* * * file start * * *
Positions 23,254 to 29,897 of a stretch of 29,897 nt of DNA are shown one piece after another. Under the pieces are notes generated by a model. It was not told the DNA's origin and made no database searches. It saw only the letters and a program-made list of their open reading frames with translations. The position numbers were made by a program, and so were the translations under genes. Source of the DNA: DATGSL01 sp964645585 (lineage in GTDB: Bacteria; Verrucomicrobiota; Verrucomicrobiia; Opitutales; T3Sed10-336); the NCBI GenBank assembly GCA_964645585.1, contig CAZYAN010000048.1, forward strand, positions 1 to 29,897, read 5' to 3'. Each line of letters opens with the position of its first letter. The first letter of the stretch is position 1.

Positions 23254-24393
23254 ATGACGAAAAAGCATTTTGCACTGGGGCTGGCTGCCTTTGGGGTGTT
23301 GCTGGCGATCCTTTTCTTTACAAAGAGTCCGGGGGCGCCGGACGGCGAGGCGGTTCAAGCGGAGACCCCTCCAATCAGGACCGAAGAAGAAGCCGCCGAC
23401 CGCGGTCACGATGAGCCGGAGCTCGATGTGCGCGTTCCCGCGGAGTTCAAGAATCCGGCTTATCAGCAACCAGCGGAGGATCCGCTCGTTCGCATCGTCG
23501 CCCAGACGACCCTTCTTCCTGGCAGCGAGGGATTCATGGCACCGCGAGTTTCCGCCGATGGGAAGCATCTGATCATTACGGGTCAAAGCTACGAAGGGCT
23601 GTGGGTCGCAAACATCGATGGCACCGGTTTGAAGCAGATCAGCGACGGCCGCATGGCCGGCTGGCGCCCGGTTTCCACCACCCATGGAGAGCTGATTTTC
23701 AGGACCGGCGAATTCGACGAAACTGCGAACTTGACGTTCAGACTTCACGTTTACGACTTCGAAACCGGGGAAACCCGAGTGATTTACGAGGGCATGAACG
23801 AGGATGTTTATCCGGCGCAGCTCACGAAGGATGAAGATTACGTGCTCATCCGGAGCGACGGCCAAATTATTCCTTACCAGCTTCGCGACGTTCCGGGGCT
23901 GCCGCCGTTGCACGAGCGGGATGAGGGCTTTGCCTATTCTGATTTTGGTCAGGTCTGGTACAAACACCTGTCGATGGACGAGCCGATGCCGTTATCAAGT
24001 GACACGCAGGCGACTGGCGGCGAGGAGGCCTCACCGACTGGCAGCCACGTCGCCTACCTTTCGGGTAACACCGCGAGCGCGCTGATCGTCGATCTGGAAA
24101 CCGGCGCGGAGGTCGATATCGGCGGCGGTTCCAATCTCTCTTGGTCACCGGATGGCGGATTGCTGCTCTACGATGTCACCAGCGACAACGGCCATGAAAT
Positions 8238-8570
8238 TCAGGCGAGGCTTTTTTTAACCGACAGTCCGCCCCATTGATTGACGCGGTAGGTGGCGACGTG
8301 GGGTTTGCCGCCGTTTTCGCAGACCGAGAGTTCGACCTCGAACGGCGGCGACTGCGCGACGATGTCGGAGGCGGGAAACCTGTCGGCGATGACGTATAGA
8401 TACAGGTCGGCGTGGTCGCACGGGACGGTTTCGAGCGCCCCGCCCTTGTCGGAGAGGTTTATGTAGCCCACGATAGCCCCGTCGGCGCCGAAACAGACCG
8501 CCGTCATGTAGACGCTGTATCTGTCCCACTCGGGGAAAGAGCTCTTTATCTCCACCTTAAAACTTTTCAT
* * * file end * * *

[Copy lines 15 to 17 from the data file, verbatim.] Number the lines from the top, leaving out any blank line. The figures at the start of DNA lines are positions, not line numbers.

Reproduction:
8301 GGGTTTGCCGCCGTTTTCGCAGACCGAGAGTTCGACCTCGAACGGCGGCGACTGCGCGACGATGTCGGAGGCGGGAAACCTGTCGGCGATGACGTATAGA
8401 TACAGGTCGGCGTGGTCGCACGGGACGGTTTCGAGCGCCCCGCCCTTGTCGGAGAGGTTTATGTAGCCCACGATAGCCCCGTCGGCGCCGAAACAGACCG
8501 CCGTCATGTAGACGCTGTATCTGTCCCACTCGGGGAAAGAGCTCTTTATCTCCACCTTAAAACTTTTCAT